You’ve finally got that promotion and are about to become a manager.
Inevitably, you start thinking a lot about what makes a good boss and how you will run your team as a new manager.
A key thing to remember is: ‘Your first day matters.’
That doesn’t mean that if it doesn’t go well you’re doomed. It just means that your first day, in particular, and your first few weeks are when your people are looking at you most intently to try to understand what kind of leader you will be.
Will you be open, straightforward and respectful, as they hope? Or will you be political and unsupportive?
Why not plan for, and take advantage of, this window by going out of your way to set their expectations clearly?
Although the temptation may be to ‘settle into’ your role and take your time, this would be wasting this valuable time.
Becoming a manager requires a big perspective shift. Up to this point in your career, your success has been a result of your work.
From now on your success is going to be a result of your team’s work.
Making sure that your team is working smoothly and focused on the right goals is the work of a career.
The work of your first few weeks in a role is to ensure that you start to get to know your team, that they start to get to know you and that you establish clear, open lines of communication.
If you can do that you are off to a great start as a new manager.
Which begs the question: How do I do all that?!
We’ve put together this expert survival guide for new managers. Read on for five things to do first.
If you can, schedule a meeting with your new team on your first day, or at least within your first week. Plan this carefully.
Resist the temptation to use this meeting to drill into your vision for the year ahead, or streamline operations; instead make it all about your team.
This first meeting should reflect the working environment you’re aiming for. It should establish your intentions, especially when it comes to team culture and getting people to work together effectively. Share why you’re excited to work with this team — and make it clear that your key focus is to provide help and support.
Take the opportunity to address any changes in relationships here as well. Being transparent will encourage trust right from the start.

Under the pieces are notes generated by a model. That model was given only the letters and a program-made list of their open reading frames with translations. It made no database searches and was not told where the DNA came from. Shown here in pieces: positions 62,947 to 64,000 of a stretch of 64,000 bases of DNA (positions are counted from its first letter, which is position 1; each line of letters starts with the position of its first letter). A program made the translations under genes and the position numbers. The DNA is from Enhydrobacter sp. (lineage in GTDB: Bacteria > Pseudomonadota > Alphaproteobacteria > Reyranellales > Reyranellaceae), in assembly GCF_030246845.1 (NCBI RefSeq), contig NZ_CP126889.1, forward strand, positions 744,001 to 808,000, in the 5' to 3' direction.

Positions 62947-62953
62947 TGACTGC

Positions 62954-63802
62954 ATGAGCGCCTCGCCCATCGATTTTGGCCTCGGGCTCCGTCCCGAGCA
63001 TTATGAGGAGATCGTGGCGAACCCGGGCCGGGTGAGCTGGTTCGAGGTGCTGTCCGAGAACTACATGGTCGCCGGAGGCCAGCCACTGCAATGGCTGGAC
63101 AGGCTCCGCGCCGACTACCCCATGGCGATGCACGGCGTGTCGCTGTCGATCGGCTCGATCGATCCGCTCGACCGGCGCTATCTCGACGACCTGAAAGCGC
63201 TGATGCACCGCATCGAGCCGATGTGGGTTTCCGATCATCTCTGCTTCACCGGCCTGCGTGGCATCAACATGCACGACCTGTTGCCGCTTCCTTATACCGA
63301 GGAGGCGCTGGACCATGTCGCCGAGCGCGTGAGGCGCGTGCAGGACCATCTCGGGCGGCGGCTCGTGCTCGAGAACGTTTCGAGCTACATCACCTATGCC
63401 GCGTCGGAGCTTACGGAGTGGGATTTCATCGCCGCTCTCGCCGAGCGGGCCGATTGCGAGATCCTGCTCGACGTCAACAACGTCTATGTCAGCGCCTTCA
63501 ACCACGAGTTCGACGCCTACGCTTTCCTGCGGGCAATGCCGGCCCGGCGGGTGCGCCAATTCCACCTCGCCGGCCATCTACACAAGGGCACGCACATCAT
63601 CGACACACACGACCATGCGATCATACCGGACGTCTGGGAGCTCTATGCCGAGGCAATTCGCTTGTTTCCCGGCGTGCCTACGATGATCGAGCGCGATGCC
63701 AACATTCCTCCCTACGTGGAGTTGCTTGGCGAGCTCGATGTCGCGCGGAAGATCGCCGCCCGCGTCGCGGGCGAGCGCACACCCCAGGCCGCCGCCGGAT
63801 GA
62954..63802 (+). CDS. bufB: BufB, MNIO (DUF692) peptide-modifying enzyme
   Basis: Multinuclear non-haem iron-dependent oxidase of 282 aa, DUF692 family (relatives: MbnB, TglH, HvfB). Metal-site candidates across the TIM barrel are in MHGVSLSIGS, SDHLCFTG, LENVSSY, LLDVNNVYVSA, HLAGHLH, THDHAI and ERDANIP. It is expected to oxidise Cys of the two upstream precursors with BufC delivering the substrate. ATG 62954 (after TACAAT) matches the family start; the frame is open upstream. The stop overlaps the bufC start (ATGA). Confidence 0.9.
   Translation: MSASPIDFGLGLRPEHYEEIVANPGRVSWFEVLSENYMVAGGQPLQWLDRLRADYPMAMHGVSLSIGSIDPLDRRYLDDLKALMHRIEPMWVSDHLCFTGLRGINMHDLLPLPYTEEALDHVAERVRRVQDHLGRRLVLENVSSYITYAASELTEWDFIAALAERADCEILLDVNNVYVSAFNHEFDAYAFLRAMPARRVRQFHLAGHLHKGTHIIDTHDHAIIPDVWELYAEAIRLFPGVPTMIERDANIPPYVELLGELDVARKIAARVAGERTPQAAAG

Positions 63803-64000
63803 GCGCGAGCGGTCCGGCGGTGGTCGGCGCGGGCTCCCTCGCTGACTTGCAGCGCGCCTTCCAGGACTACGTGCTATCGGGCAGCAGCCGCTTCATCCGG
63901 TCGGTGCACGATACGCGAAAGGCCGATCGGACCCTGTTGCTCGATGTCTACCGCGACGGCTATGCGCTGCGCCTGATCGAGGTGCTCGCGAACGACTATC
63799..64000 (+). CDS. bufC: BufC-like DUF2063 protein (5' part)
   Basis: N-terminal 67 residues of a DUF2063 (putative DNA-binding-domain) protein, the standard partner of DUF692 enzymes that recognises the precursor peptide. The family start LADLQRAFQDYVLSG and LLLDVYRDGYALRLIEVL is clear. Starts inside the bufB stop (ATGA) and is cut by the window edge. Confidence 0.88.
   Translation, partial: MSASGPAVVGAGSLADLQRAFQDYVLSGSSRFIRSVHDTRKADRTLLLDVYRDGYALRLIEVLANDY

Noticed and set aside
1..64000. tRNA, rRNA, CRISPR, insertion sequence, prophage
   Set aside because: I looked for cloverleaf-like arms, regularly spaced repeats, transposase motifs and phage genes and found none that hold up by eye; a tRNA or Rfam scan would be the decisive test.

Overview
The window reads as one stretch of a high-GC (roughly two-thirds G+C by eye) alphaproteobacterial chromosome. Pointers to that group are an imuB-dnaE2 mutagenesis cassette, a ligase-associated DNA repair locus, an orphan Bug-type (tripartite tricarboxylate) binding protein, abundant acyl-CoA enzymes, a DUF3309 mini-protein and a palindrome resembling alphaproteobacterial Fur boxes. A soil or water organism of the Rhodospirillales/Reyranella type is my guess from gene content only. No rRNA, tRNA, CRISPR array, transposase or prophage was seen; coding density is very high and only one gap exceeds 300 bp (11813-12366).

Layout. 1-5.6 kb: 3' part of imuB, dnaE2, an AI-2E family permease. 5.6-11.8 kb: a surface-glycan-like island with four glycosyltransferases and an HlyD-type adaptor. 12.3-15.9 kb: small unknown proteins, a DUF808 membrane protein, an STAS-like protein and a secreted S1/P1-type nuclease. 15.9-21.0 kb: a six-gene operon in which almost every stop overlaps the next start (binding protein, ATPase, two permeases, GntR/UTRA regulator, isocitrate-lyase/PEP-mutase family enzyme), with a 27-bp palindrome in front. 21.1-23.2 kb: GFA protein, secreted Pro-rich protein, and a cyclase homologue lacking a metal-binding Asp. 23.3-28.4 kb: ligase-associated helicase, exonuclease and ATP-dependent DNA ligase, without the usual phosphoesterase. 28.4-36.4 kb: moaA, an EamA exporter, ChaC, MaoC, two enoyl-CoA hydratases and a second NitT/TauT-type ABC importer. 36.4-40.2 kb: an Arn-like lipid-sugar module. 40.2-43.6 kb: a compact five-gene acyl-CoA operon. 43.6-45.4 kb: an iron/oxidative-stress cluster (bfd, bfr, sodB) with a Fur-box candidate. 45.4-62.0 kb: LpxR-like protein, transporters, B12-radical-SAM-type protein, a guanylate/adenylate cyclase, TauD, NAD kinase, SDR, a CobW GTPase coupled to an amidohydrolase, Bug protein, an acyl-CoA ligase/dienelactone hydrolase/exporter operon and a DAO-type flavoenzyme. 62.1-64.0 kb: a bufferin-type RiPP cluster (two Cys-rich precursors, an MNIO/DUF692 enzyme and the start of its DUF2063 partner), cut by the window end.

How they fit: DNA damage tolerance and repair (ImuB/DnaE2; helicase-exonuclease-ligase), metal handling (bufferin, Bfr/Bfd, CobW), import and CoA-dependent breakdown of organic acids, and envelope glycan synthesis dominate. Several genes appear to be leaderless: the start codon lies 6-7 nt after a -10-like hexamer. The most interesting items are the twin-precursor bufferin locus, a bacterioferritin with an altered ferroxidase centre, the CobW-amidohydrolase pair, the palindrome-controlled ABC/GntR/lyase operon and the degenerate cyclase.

For example, if you’ve been promoted to manage a team that you were previously a part of, you can make it clear that you are available to talk through any issues this hierarchy shift might bring up for people.
Make it clear that you’re interested in every person on your team, at every level.
You might not have time to meet everyone one-to-one straight away, but put those coffee meetings in the diary — even if it means scheduling weeks in advance. People will understand that you’re valued but see that they are a priority because you’re scheduling the meetings.
Then use those meetings to get to know the unique qualities of each team member.
According to the Harvard Business Review, there are three things you must know about someone in order to manage them well: their strengths, how to trigger those strengths, and their learning style.
Personal insight and positive relationships with the people you manage will enable you to get the most from your team. You’ll be able to create space for everyone to contribute confidently and do their best work.
Getting really clear on the team culture you want to cultivate and communicating that to your team is very powerful if you then uphold.
The company’s broader values will feed into this, but becoming a manager gives you a powerful opportunity to set the culture of your team.
How do you want the working environment to feel for your team? Write it all out and then be sure that your behavior is aligned with it.
Be an example of the culture that you want to create.
If you want transparency? Be transparent.
If you want team members to trust each other? Be trustworthy.
If you want to eradicate gossip? Don’t gossip.
Your new role is all about your team but managing them is up to you. You need to remember to build your skills as you settle into your new role.
Many people report their first management role as the most stressful career transition that they made.
Accept up front that it is going to be difficult and that you will make mistakes as you have much to learn.
Also, remember that it is a career transition that has been made by millions before you.
Although it’s not easy, management is something many others in your organization have learned before you. They have been through the same transition.
Try to make sure that you don’t make this transition unsupported by finding a mentor to advise you.
Seek out senior figures who have made this transition before and start building relationships.
It doesn’t really matter whether they work for the same firm as you, or in a completely different walk of life, so long as they have good experience of managing people.
They will support you through tough times and encourage you to stretch yourself more when things are going well.
See here for more information on our new manager training courses in Guildford and London.